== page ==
For comprehensions in Elixir

Beyond simple mapping

3 minute read, Posted on Wed, Apr 1, 2020

Comprehensions (for) are one of those parts of Elixir which I somewhat overlooked when I was initially learning the language. I thought of them as syntactic sugar for Enum.map/2. In other words, a simple mapping like shown below:

iex(1)> Enum.map([1,2,3], &(&1*2))
[2, 4, 6]

Can also be achieved using a comprehension:

iex(1)> for n <- [1,2,3] do
...(1)>   n * 2
...(1)> end
[2, 4, 6] 

It turns out the inconspicuous for is much more powerful that it might initially seem. Let’s have a brief look at other things beyond simple mapping that comprehensions can achieve.

Build maps instead of lists

By default, a for comprehension returns a list just like Enum.map/2 does. It’s very easy, however, to return a map instead:

iex(2)> for n <- [1,2,3], into: %{} do
...(2)>   {n, n * 2}
...(2)> end
%{1 => 2, 2 => 4, 3 => 6}

All you need to do is:

  • use the into option and pass it an empty map,
  • remember to return {key, value} tuples instead of individual values.

Simple!

In fact, the into: option isn’t limited to just maps. It accepts anything that implements the Collectable protocol.

Filter unneeded elements

Sometimes we want to ignore some elements whilst mapping. Instead of chaining Stream.filter/2 with Enum.map/2 we can use a single for comprehension too!

iex(3)> for n <- 1..10,
...(3)>     rem(n, 2) == 0,
...(3)>     into: %{} do
...(3)>   {n, n * n}
...(3)> end
%{2 => 4, 4 => 16, 6 => 36, 8 => 64, 10 => 100}

Here we’re calculating squares of even numbers from 1 to 10. This is done by filtering out the odd numbers with a filter rem(n, 2) == 0. Any item for which the filter returns a falsy value will be ignored.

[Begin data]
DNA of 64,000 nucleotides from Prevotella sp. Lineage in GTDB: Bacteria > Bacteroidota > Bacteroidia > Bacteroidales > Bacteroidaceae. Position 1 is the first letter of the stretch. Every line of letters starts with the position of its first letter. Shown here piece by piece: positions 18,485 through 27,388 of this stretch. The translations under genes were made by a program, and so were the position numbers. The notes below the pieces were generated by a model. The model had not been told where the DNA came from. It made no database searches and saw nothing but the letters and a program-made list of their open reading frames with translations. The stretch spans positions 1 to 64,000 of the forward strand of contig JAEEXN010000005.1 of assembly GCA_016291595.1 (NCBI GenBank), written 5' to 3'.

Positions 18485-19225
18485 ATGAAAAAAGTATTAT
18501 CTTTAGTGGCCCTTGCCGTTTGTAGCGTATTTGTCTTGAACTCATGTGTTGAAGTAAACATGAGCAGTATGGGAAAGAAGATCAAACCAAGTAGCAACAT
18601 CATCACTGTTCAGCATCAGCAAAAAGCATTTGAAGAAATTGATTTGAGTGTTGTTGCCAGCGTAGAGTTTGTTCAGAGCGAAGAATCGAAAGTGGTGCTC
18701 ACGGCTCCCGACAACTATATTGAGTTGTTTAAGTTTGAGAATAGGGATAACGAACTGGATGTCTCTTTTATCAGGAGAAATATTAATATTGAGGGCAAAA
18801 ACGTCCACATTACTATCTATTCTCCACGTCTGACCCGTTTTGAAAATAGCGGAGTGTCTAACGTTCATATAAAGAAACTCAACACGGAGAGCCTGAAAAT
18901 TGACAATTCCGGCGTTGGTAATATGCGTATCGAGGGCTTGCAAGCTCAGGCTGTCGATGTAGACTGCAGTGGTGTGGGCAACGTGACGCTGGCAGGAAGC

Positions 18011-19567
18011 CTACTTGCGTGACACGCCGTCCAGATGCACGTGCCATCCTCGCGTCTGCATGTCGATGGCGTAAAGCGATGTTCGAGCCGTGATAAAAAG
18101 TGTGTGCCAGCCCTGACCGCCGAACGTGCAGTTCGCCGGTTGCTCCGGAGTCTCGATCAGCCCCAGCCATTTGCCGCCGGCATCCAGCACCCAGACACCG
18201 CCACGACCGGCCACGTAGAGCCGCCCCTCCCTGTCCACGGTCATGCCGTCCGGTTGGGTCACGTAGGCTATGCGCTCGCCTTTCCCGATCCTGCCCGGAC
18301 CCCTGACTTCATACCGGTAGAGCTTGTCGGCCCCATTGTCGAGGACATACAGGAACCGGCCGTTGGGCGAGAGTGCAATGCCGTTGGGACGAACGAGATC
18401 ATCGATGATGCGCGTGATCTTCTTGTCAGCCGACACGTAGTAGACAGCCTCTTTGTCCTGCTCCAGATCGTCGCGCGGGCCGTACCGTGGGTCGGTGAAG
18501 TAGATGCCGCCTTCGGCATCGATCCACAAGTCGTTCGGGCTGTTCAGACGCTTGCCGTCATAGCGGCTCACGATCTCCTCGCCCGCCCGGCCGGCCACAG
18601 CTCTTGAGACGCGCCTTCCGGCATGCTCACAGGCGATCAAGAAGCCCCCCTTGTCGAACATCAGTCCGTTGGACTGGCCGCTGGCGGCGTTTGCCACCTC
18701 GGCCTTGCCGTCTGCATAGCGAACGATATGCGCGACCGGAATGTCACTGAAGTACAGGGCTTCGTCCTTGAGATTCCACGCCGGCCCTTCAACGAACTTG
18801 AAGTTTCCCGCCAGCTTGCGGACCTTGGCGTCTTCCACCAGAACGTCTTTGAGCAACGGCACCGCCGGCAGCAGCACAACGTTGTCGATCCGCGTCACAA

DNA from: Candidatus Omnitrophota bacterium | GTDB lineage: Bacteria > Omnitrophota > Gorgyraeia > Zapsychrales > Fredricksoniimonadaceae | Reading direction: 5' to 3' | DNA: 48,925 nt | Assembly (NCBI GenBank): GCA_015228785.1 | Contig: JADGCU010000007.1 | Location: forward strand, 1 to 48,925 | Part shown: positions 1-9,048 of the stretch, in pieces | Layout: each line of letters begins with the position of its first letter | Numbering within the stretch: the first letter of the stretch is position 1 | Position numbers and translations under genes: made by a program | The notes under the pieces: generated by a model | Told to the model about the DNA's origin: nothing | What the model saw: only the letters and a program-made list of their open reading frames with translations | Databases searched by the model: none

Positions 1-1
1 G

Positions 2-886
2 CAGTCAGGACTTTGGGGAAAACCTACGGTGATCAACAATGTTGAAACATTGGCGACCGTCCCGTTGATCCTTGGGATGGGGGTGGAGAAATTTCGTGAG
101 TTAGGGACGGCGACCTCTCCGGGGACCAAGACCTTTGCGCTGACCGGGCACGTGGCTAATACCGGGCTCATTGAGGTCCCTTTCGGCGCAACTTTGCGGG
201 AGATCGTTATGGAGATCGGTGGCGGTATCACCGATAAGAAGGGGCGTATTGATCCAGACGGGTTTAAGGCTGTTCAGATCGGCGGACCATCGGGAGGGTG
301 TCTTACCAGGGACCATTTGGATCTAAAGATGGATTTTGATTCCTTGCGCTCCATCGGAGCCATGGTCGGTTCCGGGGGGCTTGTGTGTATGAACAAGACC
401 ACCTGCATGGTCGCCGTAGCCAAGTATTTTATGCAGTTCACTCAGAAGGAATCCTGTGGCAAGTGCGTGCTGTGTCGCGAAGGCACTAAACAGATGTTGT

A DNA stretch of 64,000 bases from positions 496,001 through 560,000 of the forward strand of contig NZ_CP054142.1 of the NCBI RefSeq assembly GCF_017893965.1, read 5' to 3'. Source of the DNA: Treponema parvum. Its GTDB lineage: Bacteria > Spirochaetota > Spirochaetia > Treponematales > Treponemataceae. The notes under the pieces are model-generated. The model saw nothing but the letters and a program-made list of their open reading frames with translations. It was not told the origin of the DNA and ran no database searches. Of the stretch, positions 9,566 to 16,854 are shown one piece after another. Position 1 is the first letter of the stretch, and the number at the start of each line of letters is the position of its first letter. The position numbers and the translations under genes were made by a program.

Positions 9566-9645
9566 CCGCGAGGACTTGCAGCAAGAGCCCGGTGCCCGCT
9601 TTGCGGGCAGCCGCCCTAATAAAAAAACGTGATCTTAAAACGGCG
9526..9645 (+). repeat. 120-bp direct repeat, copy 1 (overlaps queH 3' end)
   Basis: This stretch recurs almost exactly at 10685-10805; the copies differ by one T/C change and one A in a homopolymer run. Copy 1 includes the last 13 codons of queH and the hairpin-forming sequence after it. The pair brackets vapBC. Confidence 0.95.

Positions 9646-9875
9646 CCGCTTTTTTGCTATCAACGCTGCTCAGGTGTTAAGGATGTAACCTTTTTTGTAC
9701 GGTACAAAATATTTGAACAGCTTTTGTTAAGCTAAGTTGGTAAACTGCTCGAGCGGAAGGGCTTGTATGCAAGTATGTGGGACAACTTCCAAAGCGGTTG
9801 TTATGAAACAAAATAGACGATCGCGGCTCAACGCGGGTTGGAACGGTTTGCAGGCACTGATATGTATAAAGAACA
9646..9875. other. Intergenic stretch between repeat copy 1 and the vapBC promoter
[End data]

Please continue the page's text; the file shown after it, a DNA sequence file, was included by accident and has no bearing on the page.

It’s worth bearing in mind that we can also calculate intermediate values and filter on those, e.g.

iex(4)> for n <- 1..10,
...(4)>     rem = rem(n, 2),
...(4)>     rem == 0,
...(4)>     into: %{} do
...(4)>   {n, n * n}
...(4)> end
%{2 => 4, 4 => 16, 6 => 36, 8 => 64, 10 => 100}

It’s probably an overkill to introduce an intermediate variable here but it could come in handy in more complex scenarios.

Reduce

We’ve seen that for comprehensions can do quite a lot of things already but one can could think that they can’t replace the Swiss Army knife of the Enum module, Enum.reduce/3. It turns out, however, that there’s a reduce: option too!

iex(7)> for word <- ~w(ant bee cat ant bee ant), reduce: %{} do
...(7)>   acc -> Map.update(acc, word, 1, &(&1+1))
...(7)> end
%{"ant" => 3, "bee" => 2, "cat" => 1}

Here we use the reduce: option to calculate the number of times words occur in a list. When the reduce: option is used, the body of the comprehension needs to use the -> notation, e.g. just like a case statement does. The original value of the accumulator is whatever was given to reduce: and is updated for every consecutive element of the original list.

Keep the for comprehension in mind

It turns out there is more to comprehensions than meets the eye and they are capable of far more than simply mapping lists.

They can be easier on the eye too. The official Elixir guide summarises them as follows:

Comprehensions generally provide a much more concise representation than using the equivalent functions from the Enum and Stream modules.

A word of caution though - whilst using comprehensions everywhere may be tempting, some lesser-known options, like reduce:, can throw people off at first and may require some getting used to.

Comprehensions are a useful tool. They’re worth keeping in mind and reaching for when you’re looking for conciseness and finding multiple chained calls to Enum functions too confusing.

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